Mo’ale Finau

Siaosi Ofa Ki Vahafolau Sovaleni

Samiu Kiuta Vaipulu

Vātau Hui

Only one MP who rejected the resolution, signed and ticked disagreed was Losaline Mā’asi.

The rest of the 27 MPs did not sign the document and left the boxes blank. No reason was recorded for why they did not sign.

This included:

Lord Fakafanua

Samuela ‘Akilisi Pōhiva

Mateni Tapueluelu

Saia Ma’u Piukala

Poasi Mataele Tei

Tevita Tu’i Uata

Lord Ma’afu

Veivosa of Life Taka

Secretive approach

Parliament previously told Kaniva News that using the circular to seek MPs’ approval and endorsement outside the Legislative Assembly was a long-standing communication procedure used by the Speaker’s office.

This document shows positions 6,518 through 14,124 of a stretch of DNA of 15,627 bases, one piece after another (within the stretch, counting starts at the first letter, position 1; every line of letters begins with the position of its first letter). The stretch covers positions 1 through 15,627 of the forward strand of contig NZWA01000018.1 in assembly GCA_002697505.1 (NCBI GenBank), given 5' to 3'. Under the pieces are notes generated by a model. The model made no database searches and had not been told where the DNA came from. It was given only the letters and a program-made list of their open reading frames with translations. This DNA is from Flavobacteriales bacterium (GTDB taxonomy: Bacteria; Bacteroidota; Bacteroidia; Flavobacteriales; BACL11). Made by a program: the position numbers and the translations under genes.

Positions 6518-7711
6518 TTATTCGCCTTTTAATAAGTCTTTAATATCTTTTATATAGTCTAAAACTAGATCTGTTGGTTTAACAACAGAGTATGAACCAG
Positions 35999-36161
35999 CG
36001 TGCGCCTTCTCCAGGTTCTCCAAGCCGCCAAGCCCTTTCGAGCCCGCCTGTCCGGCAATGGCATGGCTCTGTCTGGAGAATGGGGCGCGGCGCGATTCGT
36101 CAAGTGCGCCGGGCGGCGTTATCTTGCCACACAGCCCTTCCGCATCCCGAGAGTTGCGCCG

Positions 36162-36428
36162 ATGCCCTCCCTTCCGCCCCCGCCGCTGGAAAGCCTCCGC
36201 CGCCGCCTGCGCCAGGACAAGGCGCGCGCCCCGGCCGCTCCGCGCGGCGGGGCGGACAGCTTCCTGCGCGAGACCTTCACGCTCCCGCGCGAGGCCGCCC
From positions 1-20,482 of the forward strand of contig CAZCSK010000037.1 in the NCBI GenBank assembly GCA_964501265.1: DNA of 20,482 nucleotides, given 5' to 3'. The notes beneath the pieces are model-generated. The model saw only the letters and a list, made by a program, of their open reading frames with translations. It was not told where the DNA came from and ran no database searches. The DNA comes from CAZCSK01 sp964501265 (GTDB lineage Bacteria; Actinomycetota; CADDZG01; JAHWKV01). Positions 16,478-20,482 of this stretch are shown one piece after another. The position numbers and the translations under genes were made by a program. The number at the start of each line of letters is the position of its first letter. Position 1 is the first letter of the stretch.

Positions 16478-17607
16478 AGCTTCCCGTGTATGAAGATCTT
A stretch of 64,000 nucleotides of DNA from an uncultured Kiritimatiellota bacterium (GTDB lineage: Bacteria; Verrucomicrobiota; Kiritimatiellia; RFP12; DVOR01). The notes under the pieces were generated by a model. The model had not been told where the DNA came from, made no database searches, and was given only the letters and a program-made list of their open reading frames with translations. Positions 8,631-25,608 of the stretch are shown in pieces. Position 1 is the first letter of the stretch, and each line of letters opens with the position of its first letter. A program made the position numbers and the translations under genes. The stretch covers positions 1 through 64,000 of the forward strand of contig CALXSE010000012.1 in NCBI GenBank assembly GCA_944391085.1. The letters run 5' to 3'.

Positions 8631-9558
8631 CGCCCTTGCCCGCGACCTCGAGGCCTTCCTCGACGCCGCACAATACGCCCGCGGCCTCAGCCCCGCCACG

However, after Kaniva News leaked details of the pay hike to the public, it triggered an outrage with many calling it an old-fashioned way of communication that should not be used anymore on matters that required decisions to spend millions of dollars of taxpayers’ money.

Many called the circular “secretive” and said Parliament should no longer use such procedure. 

The most recent revelation came after the king called for transparency on government’s spending.

His Majesty also called on Parliament to monitor and check government spending and ensure that the grassroots benefited from all government services and projects.

“Government is answerable to the people who elected them into Parliament,” the king said.

“Parliament needs to monitor how government uses taxpayers’ money in accordance to the law”.